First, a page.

AUG. 25– Tennessee Gov. Bill Haslam and Department of Tourist Development Commissioner Kevin Triplett announced Tuesday that Tennessee tourism’s direct domestic and international travel expenditures reached an all-time record high of $19.3 billion in 2016, up 4.7 percent over the previous year, as reported by the U.S. Travel Association.
The numbers rose significantly for Hardin County as well, officials said.
“Tourism is a major contributor to our economic growth. Our county and city leaders – and residents – understand the impact that tourism generates. It creates jobs and saves our residents tax dollars,” said Hardin County Tourism Director Beth Pippin.
In Hardin County, guests reportedly spent a total of $40.94 million in 2016, an increase of 4.2 percent compared to 2015, generating a total of $2.49 million in state and $3.57 million in local tax revenues, increases of 6.1 percent and 4.8 percent, respectively. A total of 247 Hardin countians are employed in tourism-related fields, the Tennessee Department of Tourism Development reports.
“We attract mainly heritage tourism and recreational visitors. Our Hardin County Convention and Visitors Bureau uses our marketing dollars wisely to promote Hardin County. We have an active plan that includes multiple interests and Hardin County capitalizes on the investments we make,” said Pippin.
For the 11th consecutive year, tourism topped $1 billion in state and local sales tax revenue, reaching $1.7 billion. That marks a 6.7 percent increase over 2015, higher than the national growth of travel related state tax revenues. Tourism generated 176,500 jobs for Tennesseans, a 3.3 percent growth year over year.
“More people from around the world continue to visit Tennessee each year,” Haslam said. “The $1.7 billion in sales tax revenue and job growth are good news for everyone in Tennessee. The hard work of the tourism industry, led by the Department of Tourist Development and Tennessee Tourism Committee, continues to produce record results and dedication to boost Tennessee’s economy.”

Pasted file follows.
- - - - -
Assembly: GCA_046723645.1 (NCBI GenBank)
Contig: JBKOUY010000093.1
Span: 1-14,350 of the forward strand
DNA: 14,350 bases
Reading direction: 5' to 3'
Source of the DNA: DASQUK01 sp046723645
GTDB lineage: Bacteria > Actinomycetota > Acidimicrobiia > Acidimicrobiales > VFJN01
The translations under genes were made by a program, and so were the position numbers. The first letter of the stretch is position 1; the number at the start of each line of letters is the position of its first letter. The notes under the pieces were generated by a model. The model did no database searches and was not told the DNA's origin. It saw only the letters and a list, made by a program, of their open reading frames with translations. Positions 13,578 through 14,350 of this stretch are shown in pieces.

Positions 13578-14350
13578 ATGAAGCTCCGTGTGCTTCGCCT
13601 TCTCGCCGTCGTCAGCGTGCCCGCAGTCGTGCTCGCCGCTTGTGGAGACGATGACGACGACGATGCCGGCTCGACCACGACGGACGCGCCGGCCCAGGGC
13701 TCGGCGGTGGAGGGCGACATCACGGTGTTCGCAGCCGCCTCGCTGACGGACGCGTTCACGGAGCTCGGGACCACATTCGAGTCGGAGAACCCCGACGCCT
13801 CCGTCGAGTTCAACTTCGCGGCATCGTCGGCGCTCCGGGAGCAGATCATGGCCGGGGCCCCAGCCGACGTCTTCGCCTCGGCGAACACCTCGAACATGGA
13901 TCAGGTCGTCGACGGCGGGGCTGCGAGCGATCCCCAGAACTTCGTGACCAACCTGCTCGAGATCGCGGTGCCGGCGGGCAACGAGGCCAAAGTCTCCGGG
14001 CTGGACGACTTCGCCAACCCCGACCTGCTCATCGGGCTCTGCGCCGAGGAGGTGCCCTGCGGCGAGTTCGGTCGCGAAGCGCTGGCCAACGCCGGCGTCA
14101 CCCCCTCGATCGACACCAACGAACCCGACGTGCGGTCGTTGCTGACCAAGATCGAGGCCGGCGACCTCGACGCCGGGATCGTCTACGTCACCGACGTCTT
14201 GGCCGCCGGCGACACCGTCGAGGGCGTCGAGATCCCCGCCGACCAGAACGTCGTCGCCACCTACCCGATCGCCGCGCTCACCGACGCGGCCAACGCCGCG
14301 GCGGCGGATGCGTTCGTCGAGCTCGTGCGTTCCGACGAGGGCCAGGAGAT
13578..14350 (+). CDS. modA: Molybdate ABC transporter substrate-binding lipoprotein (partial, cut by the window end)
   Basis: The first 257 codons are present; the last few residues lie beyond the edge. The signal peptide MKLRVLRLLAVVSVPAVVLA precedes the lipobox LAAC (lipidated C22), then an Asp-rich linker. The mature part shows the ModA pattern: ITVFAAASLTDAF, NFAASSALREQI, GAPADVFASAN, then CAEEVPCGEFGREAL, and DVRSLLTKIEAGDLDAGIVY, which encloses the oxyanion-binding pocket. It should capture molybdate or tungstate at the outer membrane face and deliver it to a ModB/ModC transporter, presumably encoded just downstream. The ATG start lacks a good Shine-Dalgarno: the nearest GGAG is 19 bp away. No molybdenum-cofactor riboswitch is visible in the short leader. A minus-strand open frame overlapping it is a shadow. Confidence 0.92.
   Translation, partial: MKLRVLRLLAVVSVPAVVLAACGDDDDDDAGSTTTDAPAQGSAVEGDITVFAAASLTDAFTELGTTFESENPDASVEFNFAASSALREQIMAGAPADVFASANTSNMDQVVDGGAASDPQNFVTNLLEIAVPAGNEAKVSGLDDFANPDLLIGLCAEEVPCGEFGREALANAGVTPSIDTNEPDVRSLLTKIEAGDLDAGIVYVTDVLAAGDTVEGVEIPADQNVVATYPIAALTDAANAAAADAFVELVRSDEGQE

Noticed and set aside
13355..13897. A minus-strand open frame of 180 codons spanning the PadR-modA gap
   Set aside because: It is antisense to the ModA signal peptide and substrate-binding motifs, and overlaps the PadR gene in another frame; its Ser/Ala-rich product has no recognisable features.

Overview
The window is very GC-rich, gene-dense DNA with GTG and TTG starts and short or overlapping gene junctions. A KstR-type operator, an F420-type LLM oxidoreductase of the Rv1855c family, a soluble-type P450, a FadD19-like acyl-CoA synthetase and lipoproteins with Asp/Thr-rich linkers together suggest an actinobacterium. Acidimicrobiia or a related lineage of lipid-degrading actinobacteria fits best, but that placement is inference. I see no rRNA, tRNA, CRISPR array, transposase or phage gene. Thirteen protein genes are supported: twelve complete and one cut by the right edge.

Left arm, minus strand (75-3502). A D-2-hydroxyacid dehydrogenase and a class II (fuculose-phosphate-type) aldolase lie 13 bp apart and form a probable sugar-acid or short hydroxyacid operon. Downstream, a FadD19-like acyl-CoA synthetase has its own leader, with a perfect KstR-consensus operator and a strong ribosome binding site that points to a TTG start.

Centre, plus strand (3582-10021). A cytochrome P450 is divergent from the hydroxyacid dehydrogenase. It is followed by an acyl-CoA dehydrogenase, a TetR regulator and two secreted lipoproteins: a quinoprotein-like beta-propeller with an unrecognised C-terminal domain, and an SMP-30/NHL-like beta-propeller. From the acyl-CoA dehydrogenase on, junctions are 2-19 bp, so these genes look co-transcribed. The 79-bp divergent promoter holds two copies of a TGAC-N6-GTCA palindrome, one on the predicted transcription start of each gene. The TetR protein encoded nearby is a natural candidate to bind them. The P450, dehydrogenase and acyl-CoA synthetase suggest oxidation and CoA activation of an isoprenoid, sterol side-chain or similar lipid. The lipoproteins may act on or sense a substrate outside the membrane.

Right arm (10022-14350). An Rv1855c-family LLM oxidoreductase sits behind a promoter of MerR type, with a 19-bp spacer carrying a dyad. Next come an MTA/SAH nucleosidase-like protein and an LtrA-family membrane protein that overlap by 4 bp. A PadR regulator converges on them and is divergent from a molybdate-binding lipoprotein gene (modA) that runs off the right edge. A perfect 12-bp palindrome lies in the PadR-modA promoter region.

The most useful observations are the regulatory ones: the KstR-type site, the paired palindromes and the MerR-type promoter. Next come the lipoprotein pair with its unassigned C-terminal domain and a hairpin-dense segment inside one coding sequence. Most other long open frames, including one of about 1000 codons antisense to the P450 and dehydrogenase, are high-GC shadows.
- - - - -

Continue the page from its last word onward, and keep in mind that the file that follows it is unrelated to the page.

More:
Five counties exceeded $1 billion in travel expenditures including Davidson ($5.996 billion), Shelby ($3.335 billion), Sevier ($2.217 billion), Hamilton ($1.060 billion), and Knox ($1.056 billion). All 95 counties saw more than $1 million in direct travel expenditures in the economic impact of tourism and 19 counties saw more than $100 million.
“The economic impact growth of the tourism industry is a result of guests from around the world discovering everything that makes Tennessee ‘The Soundtrack of America,’” Triplett said. “It starts with what we have; the music, history, culture and experiences. It is enhanced by how those things are managed. The authenticity and Southern hospitality from our communities and partners create an environment for our guests in a way not only that helps them enjoy their stay but motivates them to return. These numbers are a reflection of Tennessee becoming a destination of choice. But a critical component of this is they do not include the staggering capital investments being made by tourism partners across the state to enhance the experience.”
In another record previously announced during National Travel and Tourism Week, 110 million people visited the state in 2016, up 4.4 percent from 2015, as reported by D.K Shifflet & Associates. An increase in leisure travelers also led to a jump in overnight stays. Tennessee places among the Top 10 travel destinations in the U.S. for the third consecutive year and is considered a top retirement destination.
The Tennessee Department of Tourist Development doesn’t achieve these numbers alone. In 2011 Haslam appointed the Tennessee Tourism Committee, made up of tourism leaders in both the public and private sectors.
The department also works with local convention and visitors bureaus, chambers of commerce and city and county leaders in all 95 counties to help draw people to the state.